On the street, strangers quickly glance away. At the mirror, the ravaged face smiles, because the mass of angry red splotches says the chemo attack, the destroyer, is working. Hurt vanity—and it is hurt, no question—has lost its hallowed standing to the incomparable treasure of a longer life.
Marilyn McFarlane is on hold from travel writing and takes pleasure in writing and reading the gems in fifty-word stories. She’s the author of Sacred Stories: Wisdom From World Religions, for children, and The Healthy Seniors Cookbook, for any age.
The word hung in the air like a noxious gas, choking me.
Its consonants clattered and hissed, drowning out the rest of the doctor’s words. It cast a veil of freezing fog around me.
It hoisted me onto the ceiling, above my body. Just the word and me, floating.
Natalie is a Clinical Psychologist and aspiring writer in Wales, UK.
______to see whether the cancer
has also leapt to his brain,
my husband drives wintery roads,
bringing one of our daughters
to a birthday party. The dog
wags at the door, eager
for his walk, and the plow
leaves another ridge of icy snow
at the end of our driveway.
Jennifer L Freed mostly writes poems, which have appeared in various journals and anthologies. See more at her website, jfreed.weebly.com.
You say they’re a beautiful sky blue—
that may slow your tumors.
You take the sky
into your body
with your morning tea.
I imagine you
in today’s snow, making angels
as we did when small—
____ice-crusted fringe of tree-tops,
____glint of winter sun, the dazzling
Jennifer L. Freed mostly writes poems, which have appeared in various journals and anthologies. The above was originally published in The Worcester Review (at 57 words), but someone inspired her to see if she could trim it and send it here. The above-mentioned pills worked for about ten months. See more at jfreed.weebly.com.
Festive streamers and balloons decorated the kitchen.
“Mommy, can I?!”
Janet handed Katie five bright pink candles to place on the cake. She lit them, as her daughter beamed excitedly.
Friends gathered round. Closing her eyes… making a wish… Janet extinguished the candles, tearfully smiling.
Five years breast cancer free.
Lisa Chambers is a Texas girl who believes 50-word stories can speak volumes.
She was scheduled for bilateral mastectomies.
I lifted her gown to listen to her chest, and was startled to read the words she had carefully inked across her breasts:
On the right: The Lord giveth.
On the left: The Lord taketh away.
And across her abdomen: Blessed be the Lord.
Margie Nairn is a retired nurse and emerging writer in Corvallis, Oregon, where she writes memoir, poetry, and silly limericks for her daughter.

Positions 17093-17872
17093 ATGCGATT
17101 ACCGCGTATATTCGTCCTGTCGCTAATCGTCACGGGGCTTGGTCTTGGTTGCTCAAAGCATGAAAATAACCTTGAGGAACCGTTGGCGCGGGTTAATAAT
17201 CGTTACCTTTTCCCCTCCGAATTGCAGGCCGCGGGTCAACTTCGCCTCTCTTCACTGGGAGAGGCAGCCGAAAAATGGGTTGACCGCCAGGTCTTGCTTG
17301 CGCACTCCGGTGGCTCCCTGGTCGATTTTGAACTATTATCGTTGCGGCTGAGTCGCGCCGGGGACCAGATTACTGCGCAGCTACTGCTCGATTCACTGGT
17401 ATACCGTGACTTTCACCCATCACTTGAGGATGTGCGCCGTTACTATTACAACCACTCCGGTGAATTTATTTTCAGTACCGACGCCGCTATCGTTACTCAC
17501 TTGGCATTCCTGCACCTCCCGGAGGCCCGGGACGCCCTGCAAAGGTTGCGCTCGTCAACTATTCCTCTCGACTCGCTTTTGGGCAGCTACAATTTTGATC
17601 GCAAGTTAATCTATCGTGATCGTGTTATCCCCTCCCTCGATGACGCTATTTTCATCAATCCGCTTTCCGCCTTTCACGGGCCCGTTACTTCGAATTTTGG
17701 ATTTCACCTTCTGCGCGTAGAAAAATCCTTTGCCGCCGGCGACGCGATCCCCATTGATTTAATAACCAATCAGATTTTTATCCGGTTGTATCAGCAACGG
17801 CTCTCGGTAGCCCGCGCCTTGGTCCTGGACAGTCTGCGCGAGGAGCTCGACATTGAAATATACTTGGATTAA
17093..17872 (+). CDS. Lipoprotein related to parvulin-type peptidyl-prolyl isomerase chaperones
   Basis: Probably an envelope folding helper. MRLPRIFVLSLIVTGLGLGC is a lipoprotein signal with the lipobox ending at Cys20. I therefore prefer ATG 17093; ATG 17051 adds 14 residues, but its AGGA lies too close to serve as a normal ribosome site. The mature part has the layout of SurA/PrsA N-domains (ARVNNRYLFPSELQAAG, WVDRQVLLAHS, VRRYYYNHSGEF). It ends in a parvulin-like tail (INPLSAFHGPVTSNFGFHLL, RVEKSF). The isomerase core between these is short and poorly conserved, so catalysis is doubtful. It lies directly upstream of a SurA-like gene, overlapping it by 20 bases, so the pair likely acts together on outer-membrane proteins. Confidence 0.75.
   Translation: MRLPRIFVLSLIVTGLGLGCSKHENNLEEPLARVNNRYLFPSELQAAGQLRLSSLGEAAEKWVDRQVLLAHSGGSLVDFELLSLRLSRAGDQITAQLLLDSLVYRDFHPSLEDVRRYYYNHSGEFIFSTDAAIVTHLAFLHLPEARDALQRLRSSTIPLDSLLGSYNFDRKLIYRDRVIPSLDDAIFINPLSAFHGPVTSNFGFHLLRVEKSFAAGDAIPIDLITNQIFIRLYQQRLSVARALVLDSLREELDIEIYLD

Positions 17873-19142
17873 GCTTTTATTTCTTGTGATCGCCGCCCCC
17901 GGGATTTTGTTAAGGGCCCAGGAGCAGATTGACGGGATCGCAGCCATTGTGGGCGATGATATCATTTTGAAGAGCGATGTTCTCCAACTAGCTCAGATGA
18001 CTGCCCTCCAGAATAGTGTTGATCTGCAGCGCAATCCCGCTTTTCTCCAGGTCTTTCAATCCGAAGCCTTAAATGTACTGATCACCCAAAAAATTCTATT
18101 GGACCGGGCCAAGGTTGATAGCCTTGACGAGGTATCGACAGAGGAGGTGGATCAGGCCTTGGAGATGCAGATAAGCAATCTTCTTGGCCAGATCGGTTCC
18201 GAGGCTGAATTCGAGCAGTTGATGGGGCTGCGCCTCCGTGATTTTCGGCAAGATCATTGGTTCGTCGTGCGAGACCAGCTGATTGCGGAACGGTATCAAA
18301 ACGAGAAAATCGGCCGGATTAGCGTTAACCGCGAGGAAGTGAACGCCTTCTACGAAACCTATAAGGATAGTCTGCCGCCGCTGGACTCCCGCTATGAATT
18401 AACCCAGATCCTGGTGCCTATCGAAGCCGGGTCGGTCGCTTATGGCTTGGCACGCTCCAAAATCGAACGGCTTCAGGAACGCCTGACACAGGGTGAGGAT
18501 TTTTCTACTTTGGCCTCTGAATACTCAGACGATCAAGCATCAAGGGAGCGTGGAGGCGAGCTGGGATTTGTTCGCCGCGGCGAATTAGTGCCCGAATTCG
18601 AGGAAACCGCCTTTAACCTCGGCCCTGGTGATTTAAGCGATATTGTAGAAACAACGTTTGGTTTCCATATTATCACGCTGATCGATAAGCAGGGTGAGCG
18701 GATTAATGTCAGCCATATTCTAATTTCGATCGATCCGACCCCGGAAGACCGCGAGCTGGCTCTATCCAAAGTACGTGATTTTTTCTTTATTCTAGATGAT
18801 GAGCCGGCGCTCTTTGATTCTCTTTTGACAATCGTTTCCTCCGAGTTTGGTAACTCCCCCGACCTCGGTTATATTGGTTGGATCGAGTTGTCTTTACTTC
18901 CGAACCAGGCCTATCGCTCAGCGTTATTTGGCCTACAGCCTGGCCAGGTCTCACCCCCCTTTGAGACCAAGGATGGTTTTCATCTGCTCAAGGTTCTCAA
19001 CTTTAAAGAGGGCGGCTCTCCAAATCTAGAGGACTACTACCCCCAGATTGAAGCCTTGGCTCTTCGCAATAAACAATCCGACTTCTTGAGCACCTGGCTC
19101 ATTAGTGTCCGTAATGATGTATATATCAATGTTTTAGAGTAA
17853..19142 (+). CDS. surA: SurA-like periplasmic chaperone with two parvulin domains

Ellen’s cat got out. He finally figured out how to open the screen door. His name is Whiskers. He’s friendly for a cat. Always rubbing against people’s ankles. He’ll answer to his name. I haven’t told Ellen yet. We live on Longview. The traffic’s heavier since they widened the road.
Bob Thurber is the author of “Paperboy: A Dysfunctional Novel” and two collections of stories. A celebrated master of Flash and Micro Fiction, his work has appeared in 60 anthologies, received dozens of awards, and been used in schools and colleges throughout the world. He resides in Massachusetts where, despite severe vision loss, he continues to write every day. Visit his website at BobThurber.net.
My life depends on the drugs, the research, the doctors. There are no miracles, only love of family. The IV drip is like the beat of a second heart pulsing its cancer-burning flames through my body. It keeps this fire raging in my eyes that both consumes and saves me.
Jim Doss lives in Sykesville, Maryland, and earns his living as a software engineer. He has previously published two books of poems: Learning to Talk Again and What Remains. In partnership with Werner Schmitt, he also published a book of German translations entitled The Last Gold of Expired Stars: The Complete Poems of Georg Trakl 1908 – 1914. In his spare time, he is an editor for the Loch Raven Review.
Things I’ve done for money: collected cans for cash, sold chocolate, shoveled sidewalks after a snowstorm. Once I built an amusement park in the backyard and sold tickets. That was the summer Mom quit chemo.
I told jokes for a penny. She bought a hundred, and listened from her bed.
Jane Hertenstein wrote this story.
She appreciated, more than ever, the smell of her coffee and the sunlight reflecting off her back porch. The weather was unfairly perfect. Soon enough, the kids would know. But, for now, she let her smile hide the hopeless, sinking feeling welling up in her gut.
The cancer was back.
Myron Tetreault is a Calgary-based businessman, athlete and author.